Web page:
Sunday, August 21, 2011

Reading Public Trans

I’m slowly learning how to read this city. I'm becoming more and more confident with the language Spanish, but learning how to be and live and read this place-this land of Spanish speaking people- seems to be a whole other language to learn. It seemed like complete chaos at first, familiar images and symbols placed in unfamiliar orders and appearance- Like a painted numbers project where someone gets all the colors messed up and all the number 1’s were supposed to be green, but someone switched them to purple polka dots: it’s confusing at first. But I’m slowly learning what it has to say.

For example- I’ve been riding public transportation for seven years now in the states. I’ve gotten pretty used to looking up schedules and routes and estimating my time to get places. And I knew inside out the routes that I took often: the beach-bound 733 , the 207 would take me to the heart of south la or to the heart of Hollywood, and the 740 the bus that would take me everywhere when I lived in Inglewood- work, the mall, downtown, the library, etc. Riding these routes was second nature. I hardly had to look out the window to know where I was. I had an inner GPS as some mechanism inside of me linked up with the rhythm of the stopping and starting. And on unfamiliar routes- locating the clearly marked stops was really no problem. Since January with the technology of my iphone, I enjoyed special ease in planning my public trans adventures and routes.

All that was out the window here in DF with transporte público.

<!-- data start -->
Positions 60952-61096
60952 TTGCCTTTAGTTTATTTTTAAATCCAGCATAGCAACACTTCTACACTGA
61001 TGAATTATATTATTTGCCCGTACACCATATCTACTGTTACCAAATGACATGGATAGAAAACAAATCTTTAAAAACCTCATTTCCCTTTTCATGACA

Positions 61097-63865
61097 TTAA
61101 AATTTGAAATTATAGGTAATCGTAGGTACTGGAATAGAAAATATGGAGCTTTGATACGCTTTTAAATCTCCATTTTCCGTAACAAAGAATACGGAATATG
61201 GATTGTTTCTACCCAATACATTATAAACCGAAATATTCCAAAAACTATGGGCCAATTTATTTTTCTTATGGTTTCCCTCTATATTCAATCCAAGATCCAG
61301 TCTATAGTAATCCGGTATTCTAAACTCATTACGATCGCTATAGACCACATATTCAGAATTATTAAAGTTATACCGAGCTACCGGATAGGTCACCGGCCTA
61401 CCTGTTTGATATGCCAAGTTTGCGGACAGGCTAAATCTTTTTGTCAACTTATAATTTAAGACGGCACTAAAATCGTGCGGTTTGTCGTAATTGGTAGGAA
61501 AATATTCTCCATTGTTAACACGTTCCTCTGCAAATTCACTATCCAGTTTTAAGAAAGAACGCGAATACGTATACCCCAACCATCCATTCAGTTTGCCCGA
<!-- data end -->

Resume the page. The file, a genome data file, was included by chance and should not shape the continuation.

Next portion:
The buses at first seem a complete mess. There are no schedules or routes you can look up online. There are barely even set stops. Any corner convenient for congregating and accessible to buses is where the stops are. There is no expectation the buses will stop, you have to wave down based on the names of destinations scratched in chalk on the windshield. Plus there are different types of buses, with different fares. City run buses with set fares. Mini microbuses that have different rates depending on how far you are going. And women-only buses. It just seemed impossible at first- a whole consciousness within chaos that I would have to learn.

But- would you believe- they may not have a schedule or a map posted on line but the chicken scratch means something and they’ve been functioning for me as transportation for the past four weeks- never taking me somewhere that chicken scratch didn’t say it would!

It’s like seeing a repetition in a decimal- realizing its not one of those imaginary ones that go on forever and forever with no rhyme or reason at all. Indecipherable images and messaging, deciphered. Like the names of streets, bus stops, and land marks: once all just a mess of impossible to pronounce names made up of completely unfamiliar combinations of consonants and vowels- a lot of them with their root in the Aztec language Nahuatl- I can now tell you the difference between Taxquena or Tacubaya, Chapultapec or Constuyentes, Coyocán or Copilco, Periferico or Pedregal.

It’s like finding your way in a maze. Forging a path through a thicket of confusing signs and unfamiliar people. It’s like a messy drawer that you start to make sense out of as you see “Oh it’s not just a mess, there’s actually useful things here- its receipts and rubber bands and pens”- and yeah there are a few loose screws and pieces of plastic that I have no idea what they are supposed to be used for or who they belong to or what purpose they have- but hey they are part of the experience so I won’t completely disregard them either. They probably have a meaning that I just don’t know yet, and eventually I hope to embrace and LOVE them too.

1 comment:

  1. You're adapting nicely, Bethany. Creatively described observations, too. I especially like the paint-by-numbers analogy. Oh, and the messy-drawer one.